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A Railtour Comes Upon Us

Ravenglass, West Cumbria – June 2008
A Train Arrives
We were in Ravenglass for the 800th anniversary of the granting of a town charter, see Ravenglass Charter Fair.
We went and stood on the footbridge over the mainline railway, as a special railtour train was due. The train had left Cardiff at 6.10am in the morning and had stopped at Bristol, Cheltenham, and Birmingham, together possibly with some other intermediate places, to bring a trainload of people to Cumbria. Some of the passengers had got off at Grange-over-Sands and been taken by bus to Lake Windermere, and others had continued on the train to Ravenglass, where a special steam train on the narrow-gauge railway had been arranged to take them up the valley and back again, while the mainline train went and turned round at Sellafield, so it could collect its passengers for their return journey home facing the right way, some two hours later. We stood on the footbridge while the special railtour train arrived, and the people still remaining on it got off and filed past us on their way to the narrow gauge station.
Inelegant, is Probably the Word
Inelegant, is probably the word. Mostly men, mostly grey-haired. I kept thinking of that song, Ziggy is a bloke with a stubble on his chin, he looks like suvving the cat's brought in. Diamond-patterned pullovers and sagging stomachs, and a shuffling gait.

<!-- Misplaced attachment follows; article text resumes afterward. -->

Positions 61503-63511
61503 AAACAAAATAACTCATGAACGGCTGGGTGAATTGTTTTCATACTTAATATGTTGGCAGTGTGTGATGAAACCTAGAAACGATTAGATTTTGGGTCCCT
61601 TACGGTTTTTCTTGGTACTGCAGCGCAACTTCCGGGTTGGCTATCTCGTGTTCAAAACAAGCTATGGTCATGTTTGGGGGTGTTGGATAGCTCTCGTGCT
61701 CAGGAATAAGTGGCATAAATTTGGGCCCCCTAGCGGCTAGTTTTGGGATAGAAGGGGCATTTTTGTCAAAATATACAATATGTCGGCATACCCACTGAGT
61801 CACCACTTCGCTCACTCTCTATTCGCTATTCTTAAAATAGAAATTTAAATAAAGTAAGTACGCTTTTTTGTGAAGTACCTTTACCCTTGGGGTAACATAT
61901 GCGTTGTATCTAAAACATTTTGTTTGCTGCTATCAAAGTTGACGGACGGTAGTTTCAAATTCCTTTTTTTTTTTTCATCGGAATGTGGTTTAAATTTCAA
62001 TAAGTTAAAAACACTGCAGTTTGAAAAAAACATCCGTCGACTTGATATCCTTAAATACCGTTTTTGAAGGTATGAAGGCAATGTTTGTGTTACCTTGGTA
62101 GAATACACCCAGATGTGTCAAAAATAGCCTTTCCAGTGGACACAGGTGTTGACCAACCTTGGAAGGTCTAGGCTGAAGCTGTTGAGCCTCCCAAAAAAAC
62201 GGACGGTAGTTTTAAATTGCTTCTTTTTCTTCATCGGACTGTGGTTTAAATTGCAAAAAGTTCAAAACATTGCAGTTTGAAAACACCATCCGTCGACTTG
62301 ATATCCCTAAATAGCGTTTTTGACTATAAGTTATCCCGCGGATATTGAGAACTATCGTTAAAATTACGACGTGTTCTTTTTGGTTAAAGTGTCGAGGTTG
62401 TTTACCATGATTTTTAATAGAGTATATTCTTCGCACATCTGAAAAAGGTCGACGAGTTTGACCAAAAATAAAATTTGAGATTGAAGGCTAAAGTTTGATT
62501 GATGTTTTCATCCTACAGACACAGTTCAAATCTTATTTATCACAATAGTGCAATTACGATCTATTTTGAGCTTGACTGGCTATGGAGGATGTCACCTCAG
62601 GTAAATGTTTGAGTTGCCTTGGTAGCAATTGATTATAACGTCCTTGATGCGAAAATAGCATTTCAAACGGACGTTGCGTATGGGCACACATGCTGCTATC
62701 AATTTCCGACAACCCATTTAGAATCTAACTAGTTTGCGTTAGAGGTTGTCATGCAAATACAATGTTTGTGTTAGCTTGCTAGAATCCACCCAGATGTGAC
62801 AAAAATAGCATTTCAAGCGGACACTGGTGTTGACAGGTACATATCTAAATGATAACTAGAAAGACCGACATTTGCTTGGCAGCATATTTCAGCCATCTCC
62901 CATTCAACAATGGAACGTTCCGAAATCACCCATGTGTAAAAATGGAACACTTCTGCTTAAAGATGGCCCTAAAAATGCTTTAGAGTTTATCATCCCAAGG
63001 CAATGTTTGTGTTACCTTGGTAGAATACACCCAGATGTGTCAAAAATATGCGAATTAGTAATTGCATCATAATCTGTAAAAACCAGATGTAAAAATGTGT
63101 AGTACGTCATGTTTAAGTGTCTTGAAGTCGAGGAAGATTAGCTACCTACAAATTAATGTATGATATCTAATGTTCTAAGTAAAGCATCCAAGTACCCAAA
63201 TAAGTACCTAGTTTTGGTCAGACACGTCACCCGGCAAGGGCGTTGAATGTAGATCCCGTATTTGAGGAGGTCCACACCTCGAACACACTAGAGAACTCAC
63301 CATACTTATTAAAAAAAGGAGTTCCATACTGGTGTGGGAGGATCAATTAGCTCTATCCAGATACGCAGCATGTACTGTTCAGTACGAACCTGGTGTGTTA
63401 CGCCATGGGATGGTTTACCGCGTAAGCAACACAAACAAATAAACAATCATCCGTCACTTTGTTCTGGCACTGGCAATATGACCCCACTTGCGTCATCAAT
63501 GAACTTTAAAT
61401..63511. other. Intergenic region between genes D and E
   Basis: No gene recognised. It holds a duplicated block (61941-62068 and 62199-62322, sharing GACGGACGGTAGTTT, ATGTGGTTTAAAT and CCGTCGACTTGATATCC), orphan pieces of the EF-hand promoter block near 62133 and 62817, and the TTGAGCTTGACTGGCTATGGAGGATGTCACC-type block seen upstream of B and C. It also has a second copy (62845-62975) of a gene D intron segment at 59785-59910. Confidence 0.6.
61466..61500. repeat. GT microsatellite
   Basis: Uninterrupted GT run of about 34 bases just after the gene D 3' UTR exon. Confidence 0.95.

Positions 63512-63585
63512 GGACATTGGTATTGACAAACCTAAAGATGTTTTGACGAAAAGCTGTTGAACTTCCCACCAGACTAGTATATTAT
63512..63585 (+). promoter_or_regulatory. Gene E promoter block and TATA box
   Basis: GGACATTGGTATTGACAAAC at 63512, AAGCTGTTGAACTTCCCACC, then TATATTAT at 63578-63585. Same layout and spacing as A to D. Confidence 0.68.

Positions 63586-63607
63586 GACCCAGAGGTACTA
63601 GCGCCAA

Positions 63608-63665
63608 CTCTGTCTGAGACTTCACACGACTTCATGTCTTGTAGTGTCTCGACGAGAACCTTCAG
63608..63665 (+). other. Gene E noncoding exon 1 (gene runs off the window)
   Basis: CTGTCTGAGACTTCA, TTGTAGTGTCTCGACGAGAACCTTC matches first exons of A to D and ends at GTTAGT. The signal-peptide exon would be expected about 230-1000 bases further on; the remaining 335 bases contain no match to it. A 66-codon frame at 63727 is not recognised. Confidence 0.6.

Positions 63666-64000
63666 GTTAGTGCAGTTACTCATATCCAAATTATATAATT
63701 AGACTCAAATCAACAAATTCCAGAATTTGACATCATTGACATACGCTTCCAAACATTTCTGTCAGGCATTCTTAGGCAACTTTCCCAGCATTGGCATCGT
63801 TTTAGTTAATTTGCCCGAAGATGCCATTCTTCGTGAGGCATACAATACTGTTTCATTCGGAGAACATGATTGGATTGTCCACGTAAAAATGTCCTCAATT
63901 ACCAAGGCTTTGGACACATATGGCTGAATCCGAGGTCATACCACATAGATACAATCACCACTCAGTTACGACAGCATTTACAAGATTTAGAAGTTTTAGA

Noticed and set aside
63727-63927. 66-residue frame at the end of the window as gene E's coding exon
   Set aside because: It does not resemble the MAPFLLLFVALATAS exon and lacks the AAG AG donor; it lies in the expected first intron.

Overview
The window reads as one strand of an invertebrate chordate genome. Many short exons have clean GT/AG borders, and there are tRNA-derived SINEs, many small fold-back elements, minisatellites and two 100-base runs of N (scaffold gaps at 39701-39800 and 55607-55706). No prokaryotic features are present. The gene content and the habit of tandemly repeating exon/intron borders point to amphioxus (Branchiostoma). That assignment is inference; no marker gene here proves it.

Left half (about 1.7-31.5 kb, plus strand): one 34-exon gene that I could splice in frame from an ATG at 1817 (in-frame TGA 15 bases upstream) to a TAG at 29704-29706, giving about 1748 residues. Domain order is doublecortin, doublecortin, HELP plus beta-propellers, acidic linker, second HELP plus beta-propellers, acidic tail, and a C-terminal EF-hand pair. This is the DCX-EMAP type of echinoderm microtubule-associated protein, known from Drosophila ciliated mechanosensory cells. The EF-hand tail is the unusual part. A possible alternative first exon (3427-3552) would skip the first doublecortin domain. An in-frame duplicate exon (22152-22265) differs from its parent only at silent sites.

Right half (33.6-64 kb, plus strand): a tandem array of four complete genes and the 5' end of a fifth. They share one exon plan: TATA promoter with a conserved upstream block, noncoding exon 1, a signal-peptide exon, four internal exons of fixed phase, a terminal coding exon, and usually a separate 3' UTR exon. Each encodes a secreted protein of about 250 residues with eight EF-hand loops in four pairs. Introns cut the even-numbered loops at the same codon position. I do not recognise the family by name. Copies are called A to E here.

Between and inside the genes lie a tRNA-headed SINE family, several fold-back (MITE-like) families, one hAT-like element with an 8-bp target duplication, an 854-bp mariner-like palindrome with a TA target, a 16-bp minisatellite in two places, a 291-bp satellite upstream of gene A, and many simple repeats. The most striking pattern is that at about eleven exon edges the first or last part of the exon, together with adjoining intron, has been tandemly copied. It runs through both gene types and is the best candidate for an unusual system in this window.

They filed past us.
On the railtour train you could travel first class or second. In first class there appeared to be an at-table dining service, whereas in second you brought your own sandwiches to keep you going from 6.10am until the train was due to arrive back in Cardiff, some time after midnight. All the carriages, first- and second-class, were rather old, in various shades of reddish-brown, blue and cream.
These railtour trains, I am fairly reliably informed, get fully-booked.
A highlight of this particular trip from Cardiff was to be the return leg, when the route would take the train on some lines around Manchester, usually reserved solely for freight trains.
A Delight of Hawking Sounds
The diesel engines, for there were two at the head of the train, were once used on the lines to Fort William and Mallaig. Class 37s. Upon leaving Ravenglass station they made a noise a bit like you can do by exhaling with your lips almost closed and relaxed, while hawking with your throat. This seemed to be a feature, as it was greeted with great satisfaction by those watching. Presumably the drivers knew how to generate this noise by pulling the relevant levers, and so delight their audience.
D More-I C
In my wanderings around the globe, I spend more time being amazed than I do understanding anything. Railtours such as we witnessed that weekend are immensely popular with a certain (rather inelegant) sector of the population, while some of us spend our time juggling the commitments of work and family. There are lots of people out there in the world who are different from me, which should be rather surprising as I’m a fairly run-of-the-mill character, but I think I’m past being surprised, I just gape in wonderment.
More about the happenings in Ravenglass at Ravenglass Charter Fair.


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